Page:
Archives for June 2013

Newton Baking Her Way Through College

Arkansas Tech University student Leah Newton is paying her way through college one loaf of bread at a time.

One Nerd Bakery is a business that Newton, 17, has built over the past year by selling her baked goods at farmer’s markets and other events in downtown Russellville.

“I use local products when I can,” said Newton, who grows many of her ingredients in her own garden. “Many of them are gluten free and vegan. Downtown is so important to me. It would be great to own a bakery down here one day.”

Newton says that she grew up in the kitchen. Her specialty is Mediterranean bread, which has sun-dried tomato and pesto in it along with other basic ingredients. She also enjoys making cakes, which are available by special order.

“She is such a great kid,” said Leah’s mother, Kathy Newton. “She has a natural talent for baking. We never knew the bread would take off like it has, but I am so proud of her. Her customers’ money isn’t wasted either because she made all A’s last semester.”

After she earns her degree from Arkansas Tech, Leah hopes to attend pastry school in Chicago.

“It gives me a huge sense of pride knowing that I am paying my way through college with my business,” said Newton. “I grew up home-schooled so I haven’t been in a classroom in years. It was weird at first because I wasn’t used to it, but I like it better now.”

Newton continues to learn and develop new products as she gains experience. She debuted one of her most recent creations, a strawberry yogurt cake muffin, during a recent event in downtown Russellville.

“This is amazing,” said One Nerd Bakery customer Jaime Valdez. “I want to go back and buy the rest of them.”

Arkansas Tech Hosts K-12 Summer Institute

Hundreds of Arkansas educators will travel to Arkansas Tech University next month to take part in the annual College of Arts and Humanities K-12 Summer Institute.

The institute will take place July 8-12 at Rothwell Hall.  The summer institute, which is part of the College of Arts and Humanities K-12 Initiative, is designed to offer Arkansas public school educators content-driven professional development.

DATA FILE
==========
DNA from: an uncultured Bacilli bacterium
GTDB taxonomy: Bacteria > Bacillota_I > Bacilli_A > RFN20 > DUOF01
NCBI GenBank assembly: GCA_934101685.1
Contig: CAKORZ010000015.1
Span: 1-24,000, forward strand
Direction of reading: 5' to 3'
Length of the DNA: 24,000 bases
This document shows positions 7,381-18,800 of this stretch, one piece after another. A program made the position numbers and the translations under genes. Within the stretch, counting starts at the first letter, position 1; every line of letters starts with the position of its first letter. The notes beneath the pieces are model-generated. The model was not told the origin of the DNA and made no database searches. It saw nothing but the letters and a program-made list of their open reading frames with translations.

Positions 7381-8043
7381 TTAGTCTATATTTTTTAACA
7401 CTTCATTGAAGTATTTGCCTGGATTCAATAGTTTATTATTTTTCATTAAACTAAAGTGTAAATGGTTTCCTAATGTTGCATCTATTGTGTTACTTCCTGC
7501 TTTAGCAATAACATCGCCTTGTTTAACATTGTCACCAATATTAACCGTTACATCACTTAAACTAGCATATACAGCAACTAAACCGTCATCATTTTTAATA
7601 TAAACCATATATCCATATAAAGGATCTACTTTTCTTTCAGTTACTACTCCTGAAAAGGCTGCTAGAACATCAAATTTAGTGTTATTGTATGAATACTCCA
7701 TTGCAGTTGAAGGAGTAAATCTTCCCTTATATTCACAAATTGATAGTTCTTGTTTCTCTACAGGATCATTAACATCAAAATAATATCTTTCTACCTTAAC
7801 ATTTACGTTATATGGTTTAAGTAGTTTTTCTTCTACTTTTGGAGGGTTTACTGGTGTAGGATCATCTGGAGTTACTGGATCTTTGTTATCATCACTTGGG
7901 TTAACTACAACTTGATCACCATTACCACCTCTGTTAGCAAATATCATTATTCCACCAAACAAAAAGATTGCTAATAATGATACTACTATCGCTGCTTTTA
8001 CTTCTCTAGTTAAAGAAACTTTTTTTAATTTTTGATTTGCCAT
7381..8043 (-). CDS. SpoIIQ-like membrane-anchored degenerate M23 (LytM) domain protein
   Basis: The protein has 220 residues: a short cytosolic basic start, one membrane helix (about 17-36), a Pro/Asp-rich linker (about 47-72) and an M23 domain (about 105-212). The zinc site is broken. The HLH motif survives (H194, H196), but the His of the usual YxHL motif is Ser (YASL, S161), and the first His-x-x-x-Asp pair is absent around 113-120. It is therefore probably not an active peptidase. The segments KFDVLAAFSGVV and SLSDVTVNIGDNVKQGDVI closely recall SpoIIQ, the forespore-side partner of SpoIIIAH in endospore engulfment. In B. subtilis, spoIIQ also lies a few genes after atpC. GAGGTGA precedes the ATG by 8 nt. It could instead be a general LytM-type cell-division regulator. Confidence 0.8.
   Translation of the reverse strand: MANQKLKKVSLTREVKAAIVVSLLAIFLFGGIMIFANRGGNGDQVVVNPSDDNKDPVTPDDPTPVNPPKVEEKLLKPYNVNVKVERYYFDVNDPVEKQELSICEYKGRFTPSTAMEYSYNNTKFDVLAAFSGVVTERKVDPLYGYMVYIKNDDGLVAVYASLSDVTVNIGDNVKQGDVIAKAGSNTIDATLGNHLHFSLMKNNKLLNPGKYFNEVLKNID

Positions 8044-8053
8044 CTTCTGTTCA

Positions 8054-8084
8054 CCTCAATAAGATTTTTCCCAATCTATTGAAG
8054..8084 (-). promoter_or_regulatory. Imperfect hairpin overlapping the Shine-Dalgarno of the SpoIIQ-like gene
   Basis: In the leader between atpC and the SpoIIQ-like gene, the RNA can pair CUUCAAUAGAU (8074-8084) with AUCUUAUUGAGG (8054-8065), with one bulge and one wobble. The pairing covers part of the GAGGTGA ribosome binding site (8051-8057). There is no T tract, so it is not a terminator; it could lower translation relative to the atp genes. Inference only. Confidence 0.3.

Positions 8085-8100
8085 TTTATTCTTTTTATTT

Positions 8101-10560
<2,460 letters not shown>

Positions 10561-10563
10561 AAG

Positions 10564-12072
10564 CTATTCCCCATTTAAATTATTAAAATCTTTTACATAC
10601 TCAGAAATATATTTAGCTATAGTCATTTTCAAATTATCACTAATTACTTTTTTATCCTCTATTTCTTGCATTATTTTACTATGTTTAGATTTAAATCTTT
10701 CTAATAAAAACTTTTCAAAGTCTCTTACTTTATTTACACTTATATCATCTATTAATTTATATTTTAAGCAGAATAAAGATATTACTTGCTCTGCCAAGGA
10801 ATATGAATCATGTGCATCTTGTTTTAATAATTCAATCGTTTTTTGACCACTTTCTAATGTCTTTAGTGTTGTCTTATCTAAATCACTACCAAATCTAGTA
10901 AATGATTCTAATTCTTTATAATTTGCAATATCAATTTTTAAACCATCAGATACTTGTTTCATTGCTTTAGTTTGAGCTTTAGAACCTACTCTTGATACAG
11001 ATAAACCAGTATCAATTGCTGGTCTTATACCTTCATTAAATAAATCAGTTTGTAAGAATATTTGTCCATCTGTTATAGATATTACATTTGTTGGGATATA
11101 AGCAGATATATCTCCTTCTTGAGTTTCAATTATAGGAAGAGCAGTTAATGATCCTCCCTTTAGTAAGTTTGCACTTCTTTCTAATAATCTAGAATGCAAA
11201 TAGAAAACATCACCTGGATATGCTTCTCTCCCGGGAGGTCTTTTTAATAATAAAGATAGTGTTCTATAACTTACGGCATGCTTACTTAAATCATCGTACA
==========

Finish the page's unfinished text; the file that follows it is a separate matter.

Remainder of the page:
“The goal of the institute is to assist educators by providing access to meaningful content and help teachers improve their depth of knowledge in their content field,” said Dr. M. Diane Gleason, assistant professor of history at Arkansas Tech and K-12 Initiative liaison.

The more than 200 teachers taking part in the 2013 institute will have access to professional development in several content areas.

“The leadership team has worked to identify topic and content areas that would be beneficial to educators and help drive student learning in their classrooms,” said Gleason.  “We are pleased with this year’s program and believe it will be of use to teachers.  Some of the content areas covered during the institute include Shakespeare, American poets, Arkansas history, world art, world history and world music.”

In addition to the annual summer institute, the College of Arts and Humanities K-12 Initiative seeks to assist educators throughout the year with their content needs.  During the academic year, public school educators are able to request DVDs on content areas for either personal enrichment or for classroom use.

“Teachers are able to request a DVD on topics where they need additional content,” said Gleason.  “The initiative then works with Arkansas Tech University professors to help provide the needed content.”

Since the initiative began in 2011, Arkansas Tech has provided more than 600 DVDs to Arkansas public school educators.